VT: Unimaginable changes are in process. I mostly look forward to seeing what will be born from this vulnerable chapter. People will change how they live, love, and work. Beauty will come. Artists are hopefully watching, listening, thinking, and creating. Although we are physically distanced, we are all connected by this weird and wonderful type of work. Do the work. Put in the hours. Make it hard, and then enjoy it. At least that’s what I keep telling myself.
Question: How are you cultivating community for yourself and what can the community be doing to support artists?
NB: I have noticed a lot of people using various social media platforms to support one another and that is exactly what I have been doing! I am trying to stay connected through Instagram and other platforms and still recording podcasts on the Newave with my cohost Pael Abdullah who lives in Minnesota! I think the community needs to continue to share each other’s works, share resources and support small local businesses in any way possible!
VT: Social distancing has inspired more virtual studio visits. FaceTiming for feedback has re-connected me with people and perspectives that had felt far away. I have some amusing long-term threads going with a few artist friends. I exchange rejection letters and poems – a perfect combination – with one friend. I send pictures of failed experiments to another. Sometimes you don’t want feedback; you just need a witness. Community support for artists is hard to define at the moment. There will be heartbreaking losses for all walks of life and ways of work, but artists supporting the community is certainly nothing new. After the recent tornado in Nashville, right before the coronavirus took hold, local artists and galleries galvanized to raise money and support victims. We will undoubtedly come together again…once it’s safe to leave the house.
More About the Artists:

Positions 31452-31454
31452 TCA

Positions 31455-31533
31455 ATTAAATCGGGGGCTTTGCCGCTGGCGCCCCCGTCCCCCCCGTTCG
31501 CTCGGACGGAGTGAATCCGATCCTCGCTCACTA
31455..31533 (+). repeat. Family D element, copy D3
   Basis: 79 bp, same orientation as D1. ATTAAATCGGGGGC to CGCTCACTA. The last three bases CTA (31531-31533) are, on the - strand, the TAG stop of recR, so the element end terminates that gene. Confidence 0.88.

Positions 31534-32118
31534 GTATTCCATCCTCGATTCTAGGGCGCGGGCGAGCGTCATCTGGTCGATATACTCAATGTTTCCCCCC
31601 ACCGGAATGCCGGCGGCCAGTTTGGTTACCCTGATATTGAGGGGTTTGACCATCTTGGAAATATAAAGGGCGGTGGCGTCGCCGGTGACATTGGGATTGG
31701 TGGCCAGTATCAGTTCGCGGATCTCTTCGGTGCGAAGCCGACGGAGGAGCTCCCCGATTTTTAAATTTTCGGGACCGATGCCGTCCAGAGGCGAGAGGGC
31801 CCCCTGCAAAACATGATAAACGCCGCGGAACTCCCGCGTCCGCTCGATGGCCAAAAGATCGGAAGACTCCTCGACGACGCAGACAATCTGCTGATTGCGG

Born in Nashville, Tennessee, Turner received a BFA and MFA from Boston University and has exhibited her work internationally. Selected exhibitions include the Brooklyn Museum, New York; National Gallery, Prague; Andy Warhol Museum, Pittsburgh, PA and Islip Art Museum, East Islip, NY. Her work is in the permanent collections of the Brooklyn Museum of Art, 21c Museum, Tennessee State Museum, Kentucky Arts and Crafts Museum and the Egon Schiele Art Centrum. In 2016, Turner was awarded the Joan Mitchell Painters and Sculptors Grant.
Nuveen Barwari is a Kurdish American multidisciplinary artist. Barwari’s art is influenced by her family histories, being born in the U.S in 1995, and spending her adolescent years in Duhok, Kurdistan. She completed a Bachelor’s of Science in Studio Art from Tennessee State University in 2019 and is a 2022 MFA candidate at the University of Tennessee Knoxville. Bringing together the fragmented state of diasporic living and membership in a stateless community, Utilizing painting, photography, screen printing, mixed media and installations, Barwari aims to spark social commentary about migration, the struggles of refugee resettlement, transnational negotiations of self, and managing Islamophobia. She is the founder of the brand, Fufu Creations supplying apparel and art internationally. Fufu Creations was a featured designer in Kurdistan’s first ever fashion week in 2018.